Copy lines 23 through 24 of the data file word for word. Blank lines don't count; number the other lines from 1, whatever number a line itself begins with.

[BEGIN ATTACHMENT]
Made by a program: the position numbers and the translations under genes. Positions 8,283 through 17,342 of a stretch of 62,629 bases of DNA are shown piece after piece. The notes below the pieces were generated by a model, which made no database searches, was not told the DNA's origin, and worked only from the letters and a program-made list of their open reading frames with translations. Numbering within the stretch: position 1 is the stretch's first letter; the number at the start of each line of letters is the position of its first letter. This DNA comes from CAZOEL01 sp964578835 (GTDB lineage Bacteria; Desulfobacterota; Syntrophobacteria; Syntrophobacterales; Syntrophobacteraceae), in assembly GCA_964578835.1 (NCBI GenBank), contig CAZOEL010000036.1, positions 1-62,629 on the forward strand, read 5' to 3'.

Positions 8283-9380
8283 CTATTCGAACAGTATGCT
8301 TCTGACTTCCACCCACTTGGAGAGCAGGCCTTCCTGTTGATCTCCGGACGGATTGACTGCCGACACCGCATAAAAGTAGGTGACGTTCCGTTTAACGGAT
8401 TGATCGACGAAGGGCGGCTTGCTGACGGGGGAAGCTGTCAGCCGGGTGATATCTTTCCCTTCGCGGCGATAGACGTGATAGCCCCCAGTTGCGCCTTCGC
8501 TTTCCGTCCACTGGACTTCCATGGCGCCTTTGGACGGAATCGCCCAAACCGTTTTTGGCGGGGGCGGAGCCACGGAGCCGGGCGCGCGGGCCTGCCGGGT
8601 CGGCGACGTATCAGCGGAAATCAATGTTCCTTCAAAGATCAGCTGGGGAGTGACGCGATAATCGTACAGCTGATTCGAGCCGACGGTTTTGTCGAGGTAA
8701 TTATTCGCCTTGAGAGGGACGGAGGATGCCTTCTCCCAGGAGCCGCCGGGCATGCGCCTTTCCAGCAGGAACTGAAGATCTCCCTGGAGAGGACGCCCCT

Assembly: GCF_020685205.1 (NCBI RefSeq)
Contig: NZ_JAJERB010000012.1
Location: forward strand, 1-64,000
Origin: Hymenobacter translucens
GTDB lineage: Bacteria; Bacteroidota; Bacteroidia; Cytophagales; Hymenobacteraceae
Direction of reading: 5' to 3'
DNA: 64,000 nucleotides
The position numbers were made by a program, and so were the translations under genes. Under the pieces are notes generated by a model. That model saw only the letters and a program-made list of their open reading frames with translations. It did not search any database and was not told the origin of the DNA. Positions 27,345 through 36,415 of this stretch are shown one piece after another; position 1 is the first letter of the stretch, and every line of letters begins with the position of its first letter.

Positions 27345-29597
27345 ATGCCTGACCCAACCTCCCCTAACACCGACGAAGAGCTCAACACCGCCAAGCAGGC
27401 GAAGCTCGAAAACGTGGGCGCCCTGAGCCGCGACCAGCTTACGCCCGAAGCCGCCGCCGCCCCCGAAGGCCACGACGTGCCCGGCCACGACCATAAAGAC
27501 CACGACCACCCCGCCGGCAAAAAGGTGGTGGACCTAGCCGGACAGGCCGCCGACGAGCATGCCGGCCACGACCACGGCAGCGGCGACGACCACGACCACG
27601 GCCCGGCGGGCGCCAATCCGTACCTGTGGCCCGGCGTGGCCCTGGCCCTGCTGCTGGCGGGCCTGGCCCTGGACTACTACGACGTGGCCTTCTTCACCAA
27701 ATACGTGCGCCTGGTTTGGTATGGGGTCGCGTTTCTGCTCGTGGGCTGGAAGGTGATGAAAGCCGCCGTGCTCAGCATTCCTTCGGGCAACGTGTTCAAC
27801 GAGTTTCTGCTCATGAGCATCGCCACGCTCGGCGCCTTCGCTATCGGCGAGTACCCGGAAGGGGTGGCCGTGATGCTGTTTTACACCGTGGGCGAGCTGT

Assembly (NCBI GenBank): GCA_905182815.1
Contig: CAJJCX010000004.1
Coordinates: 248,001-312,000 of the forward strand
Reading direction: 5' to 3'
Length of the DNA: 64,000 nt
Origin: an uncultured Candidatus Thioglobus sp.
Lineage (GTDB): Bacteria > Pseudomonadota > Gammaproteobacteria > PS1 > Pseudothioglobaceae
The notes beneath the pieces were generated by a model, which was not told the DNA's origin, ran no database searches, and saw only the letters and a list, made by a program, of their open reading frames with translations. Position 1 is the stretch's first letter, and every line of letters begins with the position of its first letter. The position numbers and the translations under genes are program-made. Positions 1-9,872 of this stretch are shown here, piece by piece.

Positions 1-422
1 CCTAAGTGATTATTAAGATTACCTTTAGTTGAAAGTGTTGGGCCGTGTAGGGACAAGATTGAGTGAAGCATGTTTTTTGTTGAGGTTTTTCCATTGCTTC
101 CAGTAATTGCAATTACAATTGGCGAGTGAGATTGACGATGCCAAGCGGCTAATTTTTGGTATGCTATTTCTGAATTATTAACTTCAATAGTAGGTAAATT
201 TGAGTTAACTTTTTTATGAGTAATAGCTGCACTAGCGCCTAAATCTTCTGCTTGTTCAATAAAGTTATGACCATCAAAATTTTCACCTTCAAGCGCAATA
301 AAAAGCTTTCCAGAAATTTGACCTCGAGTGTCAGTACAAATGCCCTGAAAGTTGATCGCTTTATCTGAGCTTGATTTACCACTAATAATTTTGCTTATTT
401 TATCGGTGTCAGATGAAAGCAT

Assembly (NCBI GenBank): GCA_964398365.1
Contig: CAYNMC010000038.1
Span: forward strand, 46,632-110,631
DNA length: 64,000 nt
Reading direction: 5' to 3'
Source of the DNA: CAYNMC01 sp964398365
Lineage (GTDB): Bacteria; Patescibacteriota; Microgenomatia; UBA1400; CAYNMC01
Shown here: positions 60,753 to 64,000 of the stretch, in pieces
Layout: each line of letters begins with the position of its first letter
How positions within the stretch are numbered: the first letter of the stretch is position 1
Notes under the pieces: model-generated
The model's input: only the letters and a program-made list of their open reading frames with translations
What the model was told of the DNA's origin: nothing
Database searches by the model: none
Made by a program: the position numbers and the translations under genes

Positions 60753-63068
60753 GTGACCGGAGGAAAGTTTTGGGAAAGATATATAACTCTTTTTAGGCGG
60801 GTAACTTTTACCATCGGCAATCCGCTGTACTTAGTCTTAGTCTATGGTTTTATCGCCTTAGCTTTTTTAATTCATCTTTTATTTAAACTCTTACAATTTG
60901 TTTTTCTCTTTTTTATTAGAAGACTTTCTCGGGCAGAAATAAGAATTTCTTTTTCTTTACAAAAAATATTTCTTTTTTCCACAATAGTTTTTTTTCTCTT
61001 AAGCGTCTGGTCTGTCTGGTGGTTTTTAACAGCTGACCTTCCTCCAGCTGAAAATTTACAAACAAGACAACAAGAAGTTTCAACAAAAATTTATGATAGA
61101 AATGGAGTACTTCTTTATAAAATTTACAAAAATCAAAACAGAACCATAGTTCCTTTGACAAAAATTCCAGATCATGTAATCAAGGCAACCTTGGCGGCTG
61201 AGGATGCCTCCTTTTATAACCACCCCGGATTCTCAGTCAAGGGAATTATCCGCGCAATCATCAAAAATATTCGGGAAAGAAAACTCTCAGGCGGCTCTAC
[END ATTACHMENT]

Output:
27801 GAGTTTCTGCTCATGAGCATCGCCACGCTCGGCGCCTTCGCTATCGGCGAGTACCCGGAAGGGGTGGCCGTGATGCTGTTTTACACCGTGGGCGAGCTGT

Assembly (NCBI GenBank): GCA_905182815.1